(121-01-10) The Bastard Lady of Skagos
The Bastard Lady of Skagos
Summary: Redrick is discovered spying upon Maera bathing in a forest pool.
Date: 10/01/121
Related: None

A couple of miles from the city there is a little wood, and at its Northern edge is a soft green meadow. Here a still pool is formed in the river by a big boulder embedded into the bank, a stone perhaps representing the furthest trickling trailing edge of the Uplands. It is worn smooth by the ages and large enough for several to sit, or a few to stretch out and take the sun.

The pool, sheltered from the current by the big stone, is broad and deep enough to make a pleasant swimming hole, and in the summer the water is always comfortably warm. This far upstream from the city, it's clean and quite clear.

It's mid-morning. Not that most could tell by the oppressive Summer heat. Oldtown might as well be Dorne for how hot it is. The woods offer some respite from the heat, but not much. The sunlight still filters through the tree's canopies and makes slogging through the woods unbearable.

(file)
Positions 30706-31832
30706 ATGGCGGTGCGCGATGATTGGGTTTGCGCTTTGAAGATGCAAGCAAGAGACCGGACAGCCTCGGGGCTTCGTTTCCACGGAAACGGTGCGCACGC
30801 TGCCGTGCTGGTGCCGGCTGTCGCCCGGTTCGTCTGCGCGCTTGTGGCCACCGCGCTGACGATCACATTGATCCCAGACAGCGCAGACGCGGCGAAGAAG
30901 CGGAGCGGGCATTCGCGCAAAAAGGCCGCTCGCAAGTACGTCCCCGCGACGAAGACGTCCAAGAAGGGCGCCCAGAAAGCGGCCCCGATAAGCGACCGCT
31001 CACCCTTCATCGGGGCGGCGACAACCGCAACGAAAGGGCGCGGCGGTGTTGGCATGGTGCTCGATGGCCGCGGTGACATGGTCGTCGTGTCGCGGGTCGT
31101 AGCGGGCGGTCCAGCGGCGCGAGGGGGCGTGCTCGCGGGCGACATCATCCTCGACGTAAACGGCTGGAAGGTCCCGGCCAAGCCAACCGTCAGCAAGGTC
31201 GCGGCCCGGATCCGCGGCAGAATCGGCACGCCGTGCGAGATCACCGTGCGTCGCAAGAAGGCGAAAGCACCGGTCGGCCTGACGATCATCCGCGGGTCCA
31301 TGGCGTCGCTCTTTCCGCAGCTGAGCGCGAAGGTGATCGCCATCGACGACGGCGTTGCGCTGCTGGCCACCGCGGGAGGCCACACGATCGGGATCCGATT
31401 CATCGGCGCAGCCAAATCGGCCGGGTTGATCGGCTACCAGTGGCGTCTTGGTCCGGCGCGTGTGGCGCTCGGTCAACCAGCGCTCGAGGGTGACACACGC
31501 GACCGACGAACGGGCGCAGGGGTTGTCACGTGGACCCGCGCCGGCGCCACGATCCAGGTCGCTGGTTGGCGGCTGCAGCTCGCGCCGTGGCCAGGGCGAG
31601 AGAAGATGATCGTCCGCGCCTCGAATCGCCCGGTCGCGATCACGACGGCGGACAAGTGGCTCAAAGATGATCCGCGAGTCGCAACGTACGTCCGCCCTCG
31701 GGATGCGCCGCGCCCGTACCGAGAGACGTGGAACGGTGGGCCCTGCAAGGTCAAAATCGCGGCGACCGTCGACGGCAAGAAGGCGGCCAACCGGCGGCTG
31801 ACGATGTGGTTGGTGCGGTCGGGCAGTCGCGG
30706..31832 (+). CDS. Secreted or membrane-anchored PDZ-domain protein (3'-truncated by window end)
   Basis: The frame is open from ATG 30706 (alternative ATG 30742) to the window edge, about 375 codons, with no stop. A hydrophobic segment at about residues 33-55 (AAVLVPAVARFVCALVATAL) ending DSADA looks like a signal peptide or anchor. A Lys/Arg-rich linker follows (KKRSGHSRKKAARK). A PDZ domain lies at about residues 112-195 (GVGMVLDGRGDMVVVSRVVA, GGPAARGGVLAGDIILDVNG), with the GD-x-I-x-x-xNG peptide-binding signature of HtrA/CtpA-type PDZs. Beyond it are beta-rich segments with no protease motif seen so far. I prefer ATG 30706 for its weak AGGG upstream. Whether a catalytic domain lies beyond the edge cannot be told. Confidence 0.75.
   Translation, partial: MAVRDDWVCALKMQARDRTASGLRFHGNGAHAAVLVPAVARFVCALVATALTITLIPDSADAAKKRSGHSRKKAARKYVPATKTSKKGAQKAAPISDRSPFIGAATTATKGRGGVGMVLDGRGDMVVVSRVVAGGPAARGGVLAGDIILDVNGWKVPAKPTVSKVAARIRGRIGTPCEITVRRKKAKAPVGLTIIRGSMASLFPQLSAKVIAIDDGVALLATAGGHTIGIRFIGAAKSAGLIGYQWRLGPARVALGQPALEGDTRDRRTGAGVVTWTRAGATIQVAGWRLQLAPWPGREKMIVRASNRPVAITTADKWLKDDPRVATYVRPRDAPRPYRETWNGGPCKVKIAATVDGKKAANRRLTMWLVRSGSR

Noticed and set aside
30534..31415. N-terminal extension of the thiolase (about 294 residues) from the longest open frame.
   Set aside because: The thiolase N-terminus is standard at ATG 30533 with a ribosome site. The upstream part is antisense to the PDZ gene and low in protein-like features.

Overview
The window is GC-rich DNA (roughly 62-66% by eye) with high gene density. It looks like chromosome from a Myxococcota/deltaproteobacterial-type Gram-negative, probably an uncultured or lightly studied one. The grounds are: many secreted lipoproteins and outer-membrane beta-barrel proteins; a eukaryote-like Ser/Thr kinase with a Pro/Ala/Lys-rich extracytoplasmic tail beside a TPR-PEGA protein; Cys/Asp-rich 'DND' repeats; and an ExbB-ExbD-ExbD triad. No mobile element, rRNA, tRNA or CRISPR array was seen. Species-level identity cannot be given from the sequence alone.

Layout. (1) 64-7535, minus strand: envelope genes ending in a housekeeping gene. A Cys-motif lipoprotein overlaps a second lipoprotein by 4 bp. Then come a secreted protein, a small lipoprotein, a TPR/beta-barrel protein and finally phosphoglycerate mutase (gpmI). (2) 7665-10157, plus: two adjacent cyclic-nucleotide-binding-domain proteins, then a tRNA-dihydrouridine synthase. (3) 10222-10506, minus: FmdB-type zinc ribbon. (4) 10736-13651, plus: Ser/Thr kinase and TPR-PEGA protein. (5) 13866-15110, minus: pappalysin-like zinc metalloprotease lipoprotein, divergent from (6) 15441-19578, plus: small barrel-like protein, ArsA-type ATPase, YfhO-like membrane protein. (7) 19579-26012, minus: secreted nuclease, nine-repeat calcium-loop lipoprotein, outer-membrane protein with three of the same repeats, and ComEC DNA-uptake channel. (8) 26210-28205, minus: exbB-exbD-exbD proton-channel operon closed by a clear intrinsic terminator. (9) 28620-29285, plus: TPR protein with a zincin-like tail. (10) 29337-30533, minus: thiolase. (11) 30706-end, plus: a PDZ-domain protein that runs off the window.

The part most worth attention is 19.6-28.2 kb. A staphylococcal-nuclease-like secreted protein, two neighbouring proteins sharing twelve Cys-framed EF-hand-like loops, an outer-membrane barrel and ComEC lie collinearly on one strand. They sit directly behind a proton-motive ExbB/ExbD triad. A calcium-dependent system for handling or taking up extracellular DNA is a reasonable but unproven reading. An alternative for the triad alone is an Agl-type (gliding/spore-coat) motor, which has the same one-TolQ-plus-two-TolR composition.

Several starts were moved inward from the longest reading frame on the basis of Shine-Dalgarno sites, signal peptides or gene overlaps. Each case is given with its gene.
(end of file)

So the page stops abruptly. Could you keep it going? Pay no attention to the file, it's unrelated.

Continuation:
All the signs of the pool being occupied are there; a horse tied to a tree nearby, a pile of armor and clothes discarded on the huge rock that forms the pool. There is a gentle splashing sound as Maera flips onto her back and does a lazy backstroke around the placid pool.

Perhaps there is some legend from the First Men of a hunter who wanders into a bathing glade and sees something he is not supposed to see. Something for which he will be turned into an animal and eaten by dogs. If there is such a legend, however, Redrick Flowers has not heard it.

He is silent as he slips stealthily toward the glade, his feet placed with all of the careful precision that hints at a life spent in the woods. In fact, he might likely succeed in spying on the swimming maid were it not for a rock dove hidden near the outcropping he uses for cover. As his hand comes to rest near the poor animal, it starts and flaps away in a mad flutter of wings.